All seemed normal during visiting hours late in the evening of December 20, 1988. Christmas was approaching and many families made the visits to the Nayarit State Penitentiary "Venustiano Carranza" in Tepic the state capital to visit their loved ones who would sadly spend their holidays in the squalid prison.
The otherwise tranquil visiting time was soon interrupted by a group of inmates brandishing guns. Six men with firearms caused pandemonium prompting the women and children there to flee for their lives. The prison's guards confronted the armed inmates and a shootout ensued. Their escape attempt had failed
273 adults and almost 200 children were now trapped in the prison, as the rebellious inmates took guards, prison staff and the prison's warden Samuel Alvarado Alpizar hostage. Other employees at the penitentiary fled and hid inside offices, stacking tables and file cabinets against the doors to keep the inmates out. Soon about 50 more inmates joined the six armed prisoners and a riot ensued.
The inmates demanded armored cars so they could flee the prison and more weapons. During the 38 hour standoff with Nayarit State authorities, police and army soldiers who surrounded the prison, Warden Alvarado was shot dead, along with 2 other hostages. The morning of December 21st, police managed to free the more than 400 hostages trapped in the prison, using ladders and bringing them out through the prison's administration buildings windows.
As the riot and standoff grew longer, Nayarit State officials declared themselves incapable to deal with the situation and requested aid to Mexico City.
On December 22, 1988 a government plane landed at the airport in Puerto Vallarta, Jalisco, about an hour from Tepic. Inside the jet was the Mexican Federal Police's elite SWAT team Los Zorros (Foxes). Mexico City had sent Los Zorros to quell the rebellion at Tepic jail.
Later that day the 130 men strong Zorros team formed outside the penitentiary and blew open the gates. The team, armed with assault rifles faced off the inmates, and engaged them in a bloody shootout in which the Zorro leading Commander, Jorge Armando Duarte was shot in the forehead and killed by one of the inmates as he tried to negotiate with them into surrendering. The rioting inmates, numbering about 50 were subdued and the remaining hostages were freed.
National and International news crews gathered outside the prison were allowed entry and an NBC crew filmed 5 of the inmates, laying face down and being questioned by the police commando team. Then something strange happened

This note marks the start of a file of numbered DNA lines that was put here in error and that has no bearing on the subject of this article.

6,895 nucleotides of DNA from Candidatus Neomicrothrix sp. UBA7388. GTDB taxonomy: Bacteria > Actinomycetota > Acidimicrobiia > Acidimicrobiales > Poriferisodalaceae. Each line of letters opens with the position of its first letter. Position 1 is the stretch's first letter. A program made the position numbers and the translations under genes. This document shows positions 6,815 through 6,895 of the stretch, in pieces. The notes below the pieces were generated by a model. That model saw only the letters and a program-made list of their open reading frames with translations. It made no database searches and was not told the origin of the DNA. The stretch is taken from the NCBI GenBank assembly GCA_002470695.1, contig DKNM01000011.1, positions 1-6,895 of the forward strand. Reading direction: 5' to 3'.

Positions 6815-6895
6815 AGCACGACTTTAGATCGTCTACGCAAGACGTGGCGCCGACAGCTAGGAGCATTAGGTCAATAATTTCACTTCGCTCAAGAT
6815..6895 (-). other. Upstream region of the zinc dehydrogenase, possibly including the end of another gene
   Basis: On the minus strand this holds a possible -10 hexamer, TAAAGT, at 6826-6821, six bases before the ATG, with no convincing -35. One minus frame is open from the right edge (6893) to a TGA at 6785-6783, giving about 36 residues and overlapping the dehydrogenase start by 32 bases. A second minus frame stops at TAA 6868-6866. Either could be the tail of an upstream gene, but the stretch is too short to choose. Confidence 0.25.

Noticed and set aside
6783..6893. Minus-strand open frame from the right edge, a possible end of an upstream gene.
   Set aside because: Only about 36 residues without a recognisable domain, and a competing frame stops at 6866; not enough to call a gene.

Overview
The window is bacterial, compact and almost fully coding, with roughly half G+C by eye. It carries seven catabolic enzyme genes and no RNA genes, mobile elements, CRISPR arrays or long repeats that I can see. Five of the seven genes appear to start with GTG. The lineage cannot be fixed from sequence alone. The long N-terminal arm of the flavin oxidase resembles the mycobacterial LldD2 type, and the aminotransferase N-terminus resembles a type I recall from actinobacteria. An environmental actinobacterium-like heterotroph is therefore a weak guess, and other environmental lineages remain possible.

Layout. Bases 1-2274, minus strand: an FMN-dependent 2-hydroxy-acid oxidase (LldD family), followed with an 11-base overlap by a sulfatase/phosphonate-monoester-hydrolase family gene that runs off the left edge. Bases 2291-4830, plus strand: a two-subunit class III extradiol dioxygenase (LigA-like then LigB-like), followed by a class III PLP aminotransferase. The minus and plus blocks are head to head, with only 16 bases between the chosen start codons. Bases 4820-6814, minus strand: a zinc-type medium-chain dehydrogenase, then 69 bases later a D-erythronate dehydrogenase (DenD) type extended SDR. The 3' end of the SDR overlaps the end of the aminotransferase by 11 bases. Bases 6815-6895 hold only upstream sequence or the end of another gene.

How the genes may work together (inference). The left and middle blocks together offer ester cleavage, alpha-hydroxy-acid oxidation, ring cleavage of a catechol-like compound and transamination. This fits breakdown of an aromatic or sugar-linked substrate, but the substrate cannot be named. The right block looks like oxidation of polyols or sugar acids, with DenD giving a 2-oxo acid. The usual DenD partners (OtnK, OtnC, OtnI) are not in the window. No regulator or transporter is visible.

A hard faced man, one of the Zorro commanders yelled some orders to his men and his group once again assembled outside the prison. Only this time, instead of batons, they were handed machine guns.
"Reporteros y chismosos! A chingar a su madre ! Vayanse!" "News crews and nosy people, get the fuck out of here!" was the harsh command given by the Comandante to the journalists and family members gathered outside the jail after the storming of the prison.
The Zorro team once again entered the Tepic Penitentiary, when all seemed in order and the inmates controlled. Shots were heard.
For about 20 minutes, the cracking of machine guns could be heard inside the prison. When it was over, more than 35 inmates were dead. Bloody and shot up bodies were scattered throughout the now destroyed administration building. Some bodies of the prisoners had marks of execution and the coup de grace. Some showed evidence of having been shot as they fled or as they had been on their knees. The inmates filmed by NBC, subdued and controlled, were among the dead.
Days later, Nayarit state officials denied knowledge of the prisoners filmed alive who would later be found dead. A spokesman for the Nayarit state government said "I cannot explain this to you, no we have no information on the matter". Seemed like no one with authority knew what had happened inside the Venustiano Carranza prison
Prison clerk and hostage Patricia Castillo told reporters after the massacre; "The Zorros entered the prison angry because their commander had been killed. They began shooting indiscriminately".
Weeks later, the men participating in the assault on the prison were reprimanded and some were jailed for their brutal actions.
Vengeance by the Zorros for the death of their commander? Excessive use of brutal force? Senseless agression? Or all of the above? What was known was that nearly 40 inmates had been killed or rather executed on that cold December night in 1988 when Christmastime was stained by blood and bullets at Tepic penitentiary.
The "Zorrazo". "Fox Attack". An event that the victims families or the people of Tepic, Nayarit would never forget.